COLUMBIA — Building on earlier discussions, the Columbia School Board looked more closely Thursday at whether to push for a property tax levy increase of 60 cents.
The district's current levy is $4.69 per $100 of assessed valuation, according to previous Missourian reports. A 60-cent increase would cost the owner of a $100,000 home an additional $114 per year. The owner of a $1 million commercial property would pay an additional $1,920 per year.
Such an increase would ultimately be up to voters, Columbia Public School District spokeswoman Michelle Baumstark said.
If a 60-cent tax levy increase is implemented in 2012-13, it would generate more than $9.5 million in revenue that would be used to address items such as reducing class sizes, updating technology and maintaining facilities.
Board members voiced their concerns that without a levy increase, more programs would be at risk — specifically clubs, tutoring and mental health support.
The members acknowledged the difficulty and urgency of making budget decisions. “It is not popular to talk about the word tax; it just isn't,” board newcomer Helen Wade said.
Echoing concerns he raised in May, Superintendent Chris Belcher said, “If we don’t act this year, we might have to make a quick response to a budget dip in the future instead of a planned one.”
Belcher said an important issue is the need for high schools to become wireless in no longer than two years because "that is where the technology trend is headed."
Belcher also said the district's 150 or so trailer classrooms are beginning to fail, and he hopes to get rid of them — particularly noting their lack of energy efficiency. Baumstark said the absence of bathrooms meant children had to go from the trailers into the school building and back again, resulting in a waste of class time.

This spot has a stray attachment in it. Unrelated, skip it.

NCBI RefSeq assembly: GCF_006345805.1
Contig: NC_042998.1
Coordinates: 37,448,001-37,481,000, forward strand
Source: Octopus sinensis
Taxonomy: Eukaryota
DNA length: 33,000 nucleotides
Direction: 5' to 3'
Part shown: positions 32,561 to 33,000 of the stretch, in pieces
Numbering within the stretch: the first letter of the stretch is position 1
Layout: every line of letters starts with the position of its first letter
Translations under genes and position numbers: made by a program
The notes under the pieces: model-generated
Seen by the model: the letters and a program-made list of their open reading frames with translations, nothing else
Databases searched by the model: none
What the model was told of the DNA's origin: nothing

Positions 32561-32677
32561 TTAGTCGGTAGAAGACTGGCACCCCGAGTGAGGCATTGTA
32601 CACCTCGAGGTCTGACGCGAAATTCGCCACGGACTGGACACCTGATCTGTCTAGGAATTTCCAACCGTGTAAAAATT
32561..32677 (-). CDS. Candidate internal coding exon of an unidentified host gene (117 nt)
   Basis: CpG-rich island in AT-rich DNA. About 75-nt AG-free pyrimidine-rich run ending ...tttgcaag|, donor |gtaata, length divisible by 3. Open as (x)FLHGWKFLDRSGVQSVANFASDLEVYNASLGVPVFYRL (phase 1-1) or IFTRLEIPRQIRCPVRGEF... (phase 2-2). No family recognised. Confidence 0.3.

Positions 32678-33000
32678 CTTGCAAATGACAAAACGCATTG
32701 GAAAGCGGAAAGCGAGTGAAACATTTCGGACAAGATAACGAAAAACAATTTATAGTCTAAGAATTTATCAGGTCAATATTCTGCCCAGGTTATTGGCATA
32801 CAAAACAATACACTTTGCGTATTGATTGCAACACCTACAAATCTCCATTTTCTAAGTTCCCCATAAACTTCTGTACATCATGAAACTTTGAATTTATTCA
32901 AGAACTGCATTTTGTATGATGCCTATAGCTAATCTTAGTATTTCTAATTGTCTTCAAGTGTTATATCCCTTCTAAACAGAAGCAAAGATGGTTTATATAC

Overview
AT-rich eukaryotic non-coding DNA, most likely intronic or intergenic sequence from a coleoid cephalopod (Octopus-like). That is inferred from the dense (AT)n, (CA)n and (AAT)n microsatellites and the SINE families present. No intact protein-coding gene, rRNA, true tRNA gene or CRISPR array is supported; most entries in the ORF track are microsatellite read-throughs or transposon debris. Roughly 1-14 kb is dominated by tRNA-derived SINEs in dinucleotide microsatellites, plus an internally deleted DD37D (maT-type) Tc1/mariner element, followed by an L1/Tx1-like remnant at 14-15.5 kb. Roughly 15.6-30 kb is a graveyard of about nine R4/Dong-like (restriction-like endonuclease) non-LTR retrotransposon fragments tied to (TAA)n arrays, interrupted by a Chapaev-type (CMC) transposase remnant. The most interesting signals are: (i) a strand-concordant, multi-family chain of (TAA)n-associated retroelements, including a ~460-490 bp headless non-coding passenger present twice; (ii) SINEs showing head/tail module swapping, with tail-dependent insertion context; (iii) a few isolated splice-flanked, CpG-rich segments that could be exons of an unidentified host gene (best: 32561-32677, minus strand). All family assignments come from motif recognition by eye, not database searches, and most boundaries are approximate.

Block schedule at Hickman?
In addition to the property tax levy, the board spent the most time talking about possibly implementing a block schedule at Hickman High School in the 2012-2013 school year.
The schedule would have two "Purple Days" and two "Gold Days" during which classes would last for 90 minutes. Fridays would be "Kewpie Days" during which students would attend all of their classes for less time. Hickman's colors are purple and gold, and its mascot is the Kewpie.
The block schedule would include some daily classes, such as Spanish or choir, because teachers think they need attention each day, Hickman Principal Tracey Conrad said.
She supports the schedule change. Benefits of the block include: flexibility in student schedules, fewer transitions during the day and more time for in-class support such as advising, study halls and academic preparation, she said.
“What our kids tell us over and over is they need more time,” Conrad said. An aim of the block schedule would be to allow students holding jobs or involved in extracurricular activities more time to get homework and studying done, she said.
Conrad noted that fewer transitions during the school day would mean less opportunity for altercations in the halls and a "dramatic reduction" in truancy.
A main concern parents have is whether their children would have a harder time paying attention during the 90-minute blocks, Conrad said. That's 40 minutes longer than current classes. Her solution: make classes more engaging.